When the Spanish conquered the Canary Islands in the name of the Castilian flag, the archipelago was inhabited by the Guanches. This name initially only referred to Tenerife's aboriginal tribe, but it was soon used to cover all of the islands' native dwellers. The research carried out so far has revealed that the origin of the Guanche people comes from the Berber tribes that live in the north of Africa. They dwelt in natural caves and lived off farming and herding, but they were not very good sailors and therefore developed differently on each island.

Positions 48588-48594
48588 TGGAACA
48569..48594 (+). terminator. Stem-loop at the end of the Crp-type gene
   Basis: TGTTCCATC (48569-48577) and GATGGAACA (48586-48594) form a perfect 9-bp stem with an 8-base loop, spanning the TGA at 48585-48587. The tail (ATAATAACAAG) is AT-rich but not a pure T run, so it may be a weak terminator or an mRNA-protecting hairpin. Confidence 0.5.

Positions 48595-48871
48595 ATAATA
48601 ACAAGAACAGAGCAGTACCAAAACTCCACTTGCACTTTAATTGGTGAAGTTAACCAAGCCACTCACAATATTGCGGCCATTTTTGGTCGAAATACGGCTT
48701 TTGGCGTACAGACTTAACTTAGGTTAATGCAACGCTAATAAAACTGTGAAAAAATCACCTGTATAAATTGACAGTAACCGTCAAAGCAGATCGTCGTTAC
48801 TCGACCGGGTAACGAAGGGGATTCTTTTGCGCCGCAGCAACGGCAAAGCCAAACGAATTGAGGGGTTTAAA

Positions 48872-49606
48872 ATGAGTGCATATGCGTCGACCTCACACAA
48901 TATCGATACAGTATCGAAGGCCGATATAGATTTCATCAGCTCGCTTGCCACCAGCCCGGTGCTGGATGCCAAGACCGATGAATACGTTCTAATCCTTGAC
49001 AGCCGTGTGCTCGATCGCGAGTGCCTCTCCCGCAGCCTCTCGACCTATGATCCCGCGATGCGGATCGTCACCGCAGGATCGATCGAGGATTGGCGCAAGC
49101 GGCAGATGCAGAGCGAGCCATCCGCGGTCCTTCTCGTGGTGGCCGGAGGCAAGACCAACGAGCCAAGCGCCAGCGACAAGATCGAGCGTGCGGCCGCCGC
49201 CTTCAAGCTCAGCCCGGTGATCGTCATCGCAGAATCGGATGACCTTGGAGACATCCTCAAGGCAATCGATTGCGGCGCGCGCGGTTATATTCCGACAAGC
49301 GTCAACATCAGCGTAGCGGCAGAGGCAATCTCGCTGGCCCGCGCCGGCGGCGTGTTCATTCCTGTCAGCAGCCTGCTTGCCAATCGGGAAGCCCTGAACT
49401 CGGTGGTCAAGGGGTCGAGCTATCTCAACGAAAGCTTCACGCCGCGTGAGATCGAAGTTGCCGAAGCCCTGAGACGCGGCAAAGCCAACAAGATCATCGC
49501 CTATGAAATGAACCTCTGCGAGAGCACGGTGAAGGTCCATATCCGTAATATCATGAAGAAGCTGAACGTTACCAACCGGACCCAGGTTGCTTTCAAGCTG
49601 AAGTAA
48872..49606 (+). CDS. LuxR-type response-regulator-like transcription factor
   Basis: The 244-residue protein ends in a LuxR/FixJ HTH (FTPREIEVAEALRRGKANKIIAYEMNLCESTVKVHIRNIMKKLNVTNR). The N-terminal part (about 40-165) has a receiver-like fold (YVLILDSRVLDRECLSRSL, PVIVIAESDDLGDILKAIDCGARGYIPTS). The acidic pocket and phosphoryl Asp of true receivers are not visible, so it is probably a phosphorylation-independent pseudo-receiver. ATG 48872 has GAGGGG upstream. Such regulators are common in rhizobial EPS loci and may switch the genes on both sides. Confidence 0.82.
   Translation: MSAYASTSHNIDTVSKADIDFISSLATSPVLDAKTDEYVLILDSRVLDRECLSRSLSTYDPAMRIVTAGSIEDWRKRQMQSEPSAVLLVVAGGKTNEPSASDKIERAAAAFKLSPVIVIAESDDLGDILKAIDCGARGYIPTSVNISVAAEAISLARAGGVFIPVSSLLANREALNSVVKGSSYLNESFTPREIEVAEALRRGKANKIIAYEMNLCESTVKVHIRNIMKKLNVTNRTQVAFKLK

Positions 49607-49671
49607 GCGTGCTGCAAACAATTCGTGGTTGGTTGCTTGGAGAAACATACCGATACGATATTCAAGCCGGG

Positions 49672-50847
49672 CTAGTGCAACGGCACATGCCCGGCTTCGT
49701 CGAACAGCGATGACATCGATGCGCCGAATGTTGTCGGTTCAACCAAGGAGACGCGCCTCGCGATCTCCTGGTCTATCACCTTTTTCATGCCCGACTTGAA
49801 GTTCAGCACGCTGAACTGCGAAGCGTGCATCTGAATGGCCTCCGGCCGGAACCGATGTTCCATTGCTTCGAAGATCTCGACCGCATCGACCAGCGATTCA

During the conquest, Tenerife's population was divided into nine kingdoms governed by different Menceys (kings). The aborigines put up a tough fight against the invasion, but the Island eventually fell under the power of the Castilian Crown in 1496. Many survivors were relegated to slavery and shipped off to the mainland, whilst those who stayed on the Island were forced to take on the lifestyle and religion of the conquistadors.